Sivadasan wrote, “Foreseeing the upcoming surge of passengers as the Gulf countries are getting into summer vacation and the festive occasion of Bakrid (Eid Al Adha), the Airlines have made a hefty increase in the flight charges from Gulf countries to India.”

He said in the letter, “This unprecedented hike in fares is putting a heavy toll on the life savings of Indian workers in Gulf countries.”

“Taking into account the immense financial stress imposed by Covid-19 and economic slowdown, I request your kind intervention into the matter so that the Indian diaspora, waiting to come to their homeland, are not fleeced by the flight companies,” stated Dr Sivadasan. He requested Scindia to intervene and initiate urgent action.


TP Sudheesh, the general manager of Deira Travel and Tourist Agency, said, “The irony is that both countries have plenty of airlines operating within the sector. Travelling is not just a requirement for families. However, many with trade and business relations also need to travel often.”

He added: “At any cost, both countries need to enhance the seat allocation as part of the bilateral trade agreements. In this case, airlines operating between two countries have utilised the maximum seat allocation.”

Sudheesh said airlines fix the rates as per historical data and market trends. “School vacation months are announced by education authorities months in advance. Airlines fix the prices from that moment on. In terms of corporates who provide travel allowances to their employees, they are not checking the airfares before making the booking. Even if the tickets are priced at Dh3,000, they will pay for them because employee holidays revolve around their child’s vacation time. Not all families can afford to pay such prices,” explained Sudheesh.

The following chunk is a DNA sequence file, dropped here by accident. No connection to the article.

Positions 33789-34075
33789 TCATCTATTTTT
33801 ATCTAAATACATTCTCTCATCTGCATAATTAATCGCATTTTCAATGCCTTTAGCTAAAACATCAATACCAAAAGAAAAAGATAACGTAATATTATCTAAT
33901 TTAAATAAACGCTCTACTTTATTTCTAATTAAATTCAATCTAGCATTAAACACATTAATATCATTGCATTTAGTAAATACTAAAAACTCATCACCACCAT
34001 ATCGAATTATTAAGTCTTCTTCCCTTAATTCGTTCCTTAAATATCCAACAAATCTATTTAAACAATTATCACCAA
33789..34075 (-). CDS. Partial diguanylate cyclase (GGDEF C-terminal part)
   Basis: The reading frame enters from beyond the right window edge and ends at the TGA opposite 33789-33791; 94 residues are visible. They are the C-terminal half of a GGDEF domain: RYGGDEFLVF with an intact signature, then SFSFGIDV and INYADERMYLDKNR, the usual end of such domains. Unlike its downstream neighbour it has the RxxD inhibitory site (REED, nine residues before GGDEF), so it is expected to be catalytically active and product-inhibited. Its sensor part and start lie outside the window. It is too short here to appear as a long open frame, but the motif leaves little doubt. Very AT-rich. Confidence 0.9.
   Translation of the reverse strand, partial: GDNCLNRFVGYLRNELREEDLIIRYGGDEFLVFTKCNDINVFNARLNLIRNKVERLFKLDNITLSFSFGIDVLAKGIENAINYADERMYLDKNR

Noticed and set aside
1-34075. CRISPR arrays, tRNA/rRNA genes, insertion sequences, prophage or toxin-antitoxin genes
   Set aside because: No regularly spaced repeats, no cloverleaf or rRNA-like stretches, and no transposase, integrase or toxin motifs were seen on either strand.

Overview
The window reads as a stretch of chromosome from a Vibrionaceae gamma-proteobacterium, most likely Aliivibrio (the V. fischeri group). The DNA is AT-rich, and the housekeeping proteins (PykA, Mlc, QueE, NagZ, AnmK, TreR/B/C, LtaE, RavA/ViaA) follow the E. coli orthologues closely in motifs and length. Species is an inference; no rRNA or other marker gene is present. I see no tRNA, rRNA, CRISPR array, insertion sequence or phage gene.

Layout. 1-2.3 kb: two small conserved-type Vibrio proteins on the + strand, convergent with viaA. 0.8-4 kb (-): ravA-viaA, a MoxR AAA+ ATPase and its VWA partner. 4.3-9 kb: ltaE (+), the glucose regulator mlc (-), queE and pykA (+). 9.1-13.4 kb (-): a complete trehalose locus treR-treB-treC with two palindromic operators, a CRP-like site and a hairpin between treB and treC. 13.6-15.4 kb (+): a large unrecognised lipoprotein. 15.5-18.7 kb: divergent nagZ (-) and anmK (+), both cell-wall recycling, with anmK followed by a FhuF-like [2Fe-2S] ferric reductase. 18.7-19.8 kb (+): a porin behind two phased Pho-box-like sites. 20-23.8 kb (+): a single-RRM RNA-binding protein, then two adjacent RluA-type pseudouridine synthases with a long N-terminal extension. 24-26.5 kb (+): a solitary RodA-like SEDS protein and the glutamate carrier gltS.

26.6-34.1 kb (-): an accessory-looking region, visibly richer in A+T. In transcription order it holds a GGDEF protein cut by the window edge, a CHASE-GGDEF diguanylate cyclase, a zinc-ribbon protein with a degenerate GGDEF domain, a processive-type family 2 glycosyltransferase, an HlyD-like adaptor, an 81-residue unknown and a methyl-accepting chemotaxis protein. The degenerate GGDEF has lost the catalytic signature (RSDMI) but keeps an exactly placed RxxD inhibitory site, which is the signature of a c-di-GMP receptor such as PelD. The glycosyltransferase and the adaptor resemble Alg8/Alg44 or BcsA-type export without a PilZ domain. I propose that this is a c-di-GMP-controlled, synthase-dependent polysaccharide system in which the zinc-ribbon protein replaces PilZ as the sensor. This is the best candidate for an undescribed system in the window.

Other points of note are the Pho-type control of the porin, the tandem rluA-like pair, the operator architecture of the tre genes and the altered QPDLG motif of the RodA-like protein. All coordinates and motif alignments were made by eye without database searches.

The agents have said civil aviation departments need to look into the matter urgently. “If they are not increasing the peak capacity, let them standardise ticket prices during peak seasonal times, so it is easier for the common man,” he added.


India’s flagship carrier Air India has boosted its capacity in the Dubai to Delhi sector.

Now, a total of 18 Boeing 787-8 Dreamliners and one narrow-body Airbus will be operating between these two destinations; PP Singh, regional manager of Gulf, Middle East and Africa for Air India and Air India Express, confirmed to Khaleej Times.

“Before Wednesday, only 14 Dreamliners were operating between both sectors. Earlier, we had departures to Delhi only in the evenings and late evenings. With the addition of these morning flights, we are seeing robust demand and bookings between these two destinations,” he explained.


  • Kochi – Dh1,554
  • New Delhi – Dh1,808
  • Kozhikode – Dh1,637
  • Kannur – Dh1,720
  • London – Dh2,080
  • Paris – Dh2,940
  • Bangkok – Dh2,452
  • Mumbai – Dh1,630
  • Bengaluru – Dh1,550
  • Karachi – Dh1,364
  • Istanbul – Dh2,070
  • Santorini – Dh1,165
  • Tbilisi – Dh1,120
  • Belgrade – Dh1,471
  • Milan – Dh2,790
  • Munich – Dh2,380

(Note: All prices are as at the time to press and as made available on aggregator websites. They are not inclusive of taxes and other costs.)